The Last Champion

Movie review by
Andrea Beach, Common Sense Media
The Last Champion Movie Poster Image
Faith-based sports drama has drinking, mature themes.
  • PG-13
  • 2020
  • 122 minutes

Parents say

age 10+
Based on 1 review

Kids say

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A lot or a little?

The parents' guide to what's in this movie.

Positive Messages

You don’t need forgiveness from people as much as you need forgiveness from God, and all you have to do to be forgiven is ask for it. Your past mistakes don’t define you. If you work hard, have a plan, and put your whole heart into it, you can reach your goal.

Positive Role Models

John made a terrible mistake in the past that cost him dearly. Since then, he’s just tried to move on from it and do the best he can. Ultimately he’s able to apologize to those he hurt and ask for forgiveness. In the present he commits a serious sin of omission, and drinks alcohol excessively. Eventually he receives divine forgiveness, stops drinking, and becomes a good mentor and role model. Michael is a good role model for a teen in tough circumstances who works hard to pursue his dreams. The high school student body includes a few people of color. All the adult townsfolk are white except for one African American woman who represents positive contributions to the community.

Violence

A group of teens viciously beat another. Punching and kicking are shown as well as coughing out blood, bloody injuries to the face, and bruising afterward. A man is shown having chest pain and collapsing, which then cuts to a post-funeral gathering. Teens humiliate a classmate because of food insecurity.

Sex

Some romantic dynamics from a teen couple and an adult couple. The adults kiss once.

Language

"Ass," "gyp."

Consumerism

A few incidental brands visible like Ford, Jack Daniels, and Diet Coke.

Drinking, Drugs & Smoking

An adult is always drunk and smokes heavily. She asks her teen daughter to bring her a drink. A scene in a bar shows adults drinking shots and acting drunk. A man drinks heavily, stumbles around, and passes out. The next morning he puts bourbon in his coffee. A past scandal involves an athlete who used steroids illegally in competition. A firefighter smokes in the fire house.

What parents need to know

Parents need to know that The Last Champion is a sports drama centered on a high-school wrestling team. There’s an overt religious message about asking God for forgiveness, but other religious content is mild, like church and community activities or praying to the sky, and doesn’t present any specific messages. The only violence is a vicious beating that shows punching, kicking, and a very bloody face afterward. Teens humiliate a classmate because of food insecurity. Sadness from loss is briefly touched on. There are some romantic dynamics and an adult couple kisses once. Two characters drink alcohol heavily. One drinks all the time, the other stops drinking after a serious binge. Past illegal steroid use is an important theme, but no use is shown. One character smokes frequently. “Ass” is used once or twice, and the ethnic slur “gyp” is used once.

User Reviews

  • Parents say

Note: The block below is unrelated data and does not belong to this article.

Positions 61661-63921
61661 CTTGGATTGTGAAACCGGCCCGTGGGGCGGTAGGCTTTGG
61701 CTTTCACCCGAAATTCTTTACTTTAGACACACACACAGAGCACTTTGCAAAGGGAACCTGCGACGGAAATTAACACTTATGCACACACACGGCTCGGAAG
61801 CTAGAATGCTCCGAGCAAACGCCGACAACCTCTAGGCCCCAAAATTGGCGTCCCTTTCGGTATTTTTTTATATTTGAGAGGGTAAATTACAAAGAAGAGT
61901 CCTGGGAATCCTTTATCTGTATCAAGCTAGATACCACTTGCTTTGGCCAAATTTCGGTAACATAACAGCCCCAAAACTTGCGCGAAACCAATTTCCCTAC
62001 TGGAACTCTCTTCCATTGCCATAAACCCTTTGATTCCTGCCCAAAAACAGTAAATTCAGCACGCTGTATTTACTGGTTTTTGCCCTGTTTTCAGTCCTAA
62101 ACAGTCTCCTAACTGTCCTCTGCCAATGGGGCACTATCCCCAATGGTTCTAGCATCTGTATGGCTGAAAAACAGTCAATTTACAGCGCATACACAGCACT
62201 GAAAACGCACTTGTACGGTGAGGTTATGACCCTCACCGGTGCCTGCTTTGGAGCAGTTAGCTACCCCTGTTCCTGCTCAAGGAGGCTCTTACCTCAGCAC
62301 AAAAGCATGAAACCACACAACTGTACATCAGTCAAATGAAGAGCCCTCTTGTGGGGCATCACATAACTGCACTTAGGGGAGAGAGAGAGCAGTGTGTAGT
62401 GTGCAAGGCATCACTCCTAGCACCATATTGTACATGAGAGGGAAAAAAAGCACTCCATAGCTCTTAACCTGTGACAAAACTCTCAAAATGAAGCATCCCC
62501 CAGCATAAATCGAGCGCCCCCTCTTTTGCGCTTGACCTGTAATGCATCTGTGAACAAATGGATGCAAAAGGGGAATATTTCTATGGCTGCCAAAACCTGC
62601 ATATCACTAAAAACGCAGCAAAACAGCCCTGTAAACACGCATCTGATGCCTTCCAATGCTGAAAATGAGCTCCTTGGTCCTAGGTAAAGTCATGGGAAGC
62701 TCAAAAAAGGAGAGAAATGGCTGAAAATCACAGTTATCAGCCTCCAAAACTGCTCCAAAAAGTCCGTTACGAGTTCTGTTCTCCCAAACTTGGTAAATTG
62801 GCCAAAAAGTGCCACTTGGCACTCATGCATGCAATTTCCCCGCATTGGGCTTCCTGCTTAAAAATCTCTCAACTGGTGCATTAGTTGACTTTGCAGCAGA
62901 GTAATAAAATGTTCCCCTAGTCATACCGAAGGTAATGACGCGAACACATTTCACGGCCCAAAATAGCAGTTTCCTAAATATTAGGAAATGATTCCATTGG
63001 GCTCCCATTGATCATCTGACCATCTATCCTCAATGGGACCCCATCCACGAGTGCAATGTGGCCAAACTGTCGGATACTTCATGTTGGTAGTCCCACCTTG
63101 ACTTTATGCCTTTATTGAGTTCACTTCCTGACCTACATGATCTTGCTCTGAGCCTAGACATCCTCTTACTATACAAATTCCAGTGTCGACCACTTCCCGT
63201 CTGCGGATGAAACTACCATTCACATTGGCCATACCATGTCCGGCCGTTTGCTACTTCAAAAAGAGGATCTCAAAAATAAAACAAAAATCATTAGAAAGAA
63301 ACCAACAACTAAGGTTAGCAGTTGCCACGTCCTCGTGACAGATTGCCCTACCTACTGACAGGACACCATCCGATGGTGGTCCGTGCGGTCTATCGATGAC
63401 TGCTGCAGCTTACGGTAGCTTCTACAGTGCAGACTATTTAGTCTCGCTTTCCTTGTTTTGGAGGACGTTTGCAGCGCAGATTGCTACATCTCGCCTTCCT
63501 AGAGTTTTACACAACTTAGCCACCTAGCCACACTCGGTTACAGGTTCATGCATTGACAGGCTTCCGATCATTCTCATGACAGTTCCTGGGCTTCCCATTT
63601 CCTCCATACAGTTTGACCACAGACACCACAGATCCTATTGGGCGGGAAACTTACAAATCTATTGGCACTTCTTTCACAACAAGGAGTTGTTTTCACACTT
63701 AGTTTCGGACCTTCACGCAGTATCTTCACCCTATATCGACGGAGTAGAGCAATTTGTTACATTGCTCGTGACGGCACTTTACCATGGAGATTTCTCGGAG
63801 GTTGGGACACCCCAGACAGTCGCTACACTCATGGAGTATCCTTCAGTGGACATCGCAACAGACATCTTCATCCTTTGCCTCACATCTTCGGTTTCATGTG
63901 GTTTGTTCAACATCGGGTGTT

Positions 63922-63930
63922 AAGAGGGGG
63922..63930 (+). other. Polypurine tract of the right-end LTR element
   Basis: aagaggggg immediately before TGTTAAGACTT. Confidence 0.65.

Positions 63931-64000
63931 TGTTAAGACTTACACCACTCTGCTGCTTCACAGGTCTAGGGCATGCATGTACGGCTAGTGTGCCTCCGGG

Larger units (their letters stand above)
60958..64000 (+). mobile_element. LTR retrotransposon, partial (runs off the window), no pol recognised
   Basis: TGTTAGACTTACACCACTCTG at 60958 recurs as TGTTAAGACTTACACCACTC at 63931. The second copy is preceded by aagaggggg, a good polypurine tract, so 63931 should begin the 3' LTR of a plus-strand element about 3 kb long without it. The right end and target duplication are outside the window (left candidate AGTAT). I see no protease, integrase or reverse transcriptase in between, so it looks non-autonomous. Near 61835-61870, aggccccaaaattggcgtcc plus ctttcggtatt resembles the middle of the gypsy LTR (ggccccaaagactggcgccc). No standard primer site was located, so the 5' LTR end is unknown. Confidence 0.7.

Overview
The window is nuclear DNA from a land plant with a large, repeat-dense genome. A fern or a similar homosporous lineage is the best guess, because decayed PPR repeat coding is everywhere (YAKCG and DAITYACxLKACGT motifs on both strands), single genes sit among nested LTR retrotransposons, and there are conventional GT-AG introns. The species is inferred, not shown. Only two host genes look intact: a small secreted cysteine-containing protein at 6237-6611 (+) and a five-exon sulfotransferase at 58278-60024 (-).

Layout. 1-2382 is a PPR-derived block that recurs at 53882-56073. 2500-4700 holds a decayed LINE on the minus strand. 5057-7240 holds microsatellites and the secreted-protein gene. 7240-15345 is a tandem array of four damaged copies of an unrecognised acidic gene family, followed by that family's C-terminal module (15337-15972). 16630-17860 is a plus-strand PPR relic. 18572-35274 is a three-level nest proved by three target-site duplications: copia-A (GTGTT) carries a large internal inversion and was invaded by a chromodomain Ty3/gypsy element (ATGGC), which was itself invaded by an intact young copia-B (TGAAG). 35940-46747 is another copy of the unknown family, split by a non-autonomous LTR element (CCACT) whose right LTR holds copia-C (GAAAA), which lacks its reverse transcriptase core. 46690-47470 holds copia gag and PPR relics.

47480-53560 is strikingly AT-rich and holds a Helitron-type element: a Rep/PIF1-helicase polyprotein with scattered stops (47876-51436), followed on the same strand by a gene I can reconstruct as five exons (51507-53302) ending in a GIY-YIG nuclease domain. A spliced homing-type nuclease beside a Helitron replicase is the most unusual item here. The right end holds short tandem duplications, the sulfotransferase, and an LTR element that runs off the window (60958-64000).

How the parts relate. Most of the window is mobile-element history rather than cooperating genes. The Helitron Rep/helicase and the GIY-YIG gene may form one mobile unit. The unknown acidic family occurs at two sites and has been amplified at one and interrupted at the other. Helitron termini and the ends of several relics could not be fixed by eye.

• Kids say
Adult Written byGigiba February 14, 2021

Great family film

This is a great family film about broken people helping each other to get better.
Also , examples of how to treat each other with love and humility.

There aren't any reviews yet. Be the first to review this title.

What's the story?

THE LAST CHAMPION is John Wright (Cole Hauser), a disgraced Olympic wrestler. Now that his mother has passed away, John has to go back to the hometown he’s avoided for many years to settle her affairs. He’s asked to take over coaching the high-school wrestling team, but after a cowardly failure to act, John’s not sure he’s fit to be anybody’s coach, mentor, or role model. The most promising wrestler on the team is Michael (Sean H. Scully), who’s thinking about dropping out of school to support himself and his sisters. Can John find a way to help Michael, win back the townsfolk’s respect, and take the team to the championship match?

Is it any good?

This quiet, low-key sports drama is a cut above most faith-based movies, but suffers from a split personality. The first hour plays like a character study of a disgraced Olympic athlete, and the second hour plays like a fairly typical high-school sports movie. The outcome of both storylines is pretty predictable, but there is genuine suspense and uncertainty during the championship match sequences.

The emotional tone stays pretty even throughout, contributing to the sense that nothing’s explored in any very deep or meaningful way. Teens will especially enjoy the second half, with the charismatic cast of young actors coming to the forefront. A beating with bloody injuries shown and mature themes make it best for teens and up.

Talk to your kids about ...

  • Families can talk about excessive alcohol use in The Last Champion. Is it realistic? What are the consequences?

  • Why is forgiveness important, whether personal, divine, or both? Do you think John should have told Michael what he saw and did, or was he right to keep quiet? Why?

  • Movies about sports are always popular. What do we love about them? What can we learn from them? What are some of your favorites?

Movie details

Our editors recommend

For kids who love sports

Themes & Topics

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